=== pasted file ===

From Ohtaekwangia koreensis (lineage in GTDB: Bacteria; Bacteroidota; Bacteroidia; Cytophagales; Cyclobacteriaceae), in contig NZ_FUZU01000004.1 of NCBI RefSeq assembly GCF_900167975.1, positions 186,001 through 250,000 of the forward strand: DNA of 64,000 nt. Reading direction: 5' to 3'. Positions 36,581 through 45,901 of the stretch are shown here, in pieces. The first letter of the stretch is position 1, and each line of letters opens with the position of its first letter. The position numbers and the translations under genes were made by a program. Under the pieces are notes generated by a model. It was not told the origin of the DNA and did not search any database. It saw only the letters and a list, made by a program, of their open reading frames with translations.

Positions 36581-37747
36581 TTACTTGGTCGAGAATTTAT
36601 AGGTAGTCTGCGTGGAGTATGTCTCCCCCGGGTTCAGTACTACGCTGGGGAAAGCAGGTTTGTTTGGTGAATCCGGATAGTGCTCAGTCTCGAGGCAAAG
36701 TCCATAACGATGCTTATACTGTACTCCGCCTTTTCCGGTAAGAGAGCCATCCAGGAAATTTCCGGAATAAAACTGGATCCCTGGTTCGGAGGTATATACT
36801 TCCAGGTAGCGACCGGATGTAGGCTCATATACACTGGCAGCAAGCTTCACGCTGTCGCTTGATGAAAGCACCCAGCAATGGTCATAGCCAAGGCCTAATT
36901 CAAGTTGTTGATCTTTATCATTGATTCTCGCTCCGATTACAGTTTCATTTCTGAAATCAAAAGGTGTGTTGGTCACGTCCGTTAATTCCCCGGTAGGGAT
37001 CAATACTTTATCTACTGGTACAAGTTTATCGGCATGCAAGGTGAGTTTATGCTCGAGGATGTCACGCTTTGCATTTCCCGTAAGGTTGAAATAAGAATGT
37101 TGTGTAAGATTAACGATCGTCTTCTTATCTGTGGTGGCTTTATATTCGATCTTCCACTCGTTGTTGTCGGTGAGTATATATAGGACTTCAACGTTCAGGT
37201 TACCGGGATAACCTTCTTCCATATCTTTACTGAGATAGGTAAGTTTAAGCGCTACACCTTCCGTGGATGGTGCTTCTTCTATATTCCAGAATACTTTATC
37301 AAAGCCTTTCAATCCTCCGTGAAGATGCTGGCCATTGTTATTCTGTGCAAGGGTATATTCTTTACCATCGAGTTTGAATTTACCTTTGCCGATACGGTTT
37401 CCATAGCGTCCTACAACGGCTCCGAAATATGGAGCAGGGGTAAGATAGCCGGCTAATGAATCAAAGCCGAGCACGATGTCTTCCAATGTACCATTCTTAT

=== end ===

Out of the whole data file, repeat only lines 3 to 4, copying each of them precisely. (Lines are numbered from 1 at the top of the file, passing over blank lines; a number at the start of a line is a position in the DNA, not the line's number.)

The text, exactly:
36581 TTACTTGGTCGAGAATTTAT
36601 AGGTAGTCTGCGTGGAGTATGTCTCCCCCGGGTTCAGTACTACGCTGGGGAAAGCAGGTTTGTTTGGTGAATCCGGATAGTGCTCAGTCTCGAGGCAAAG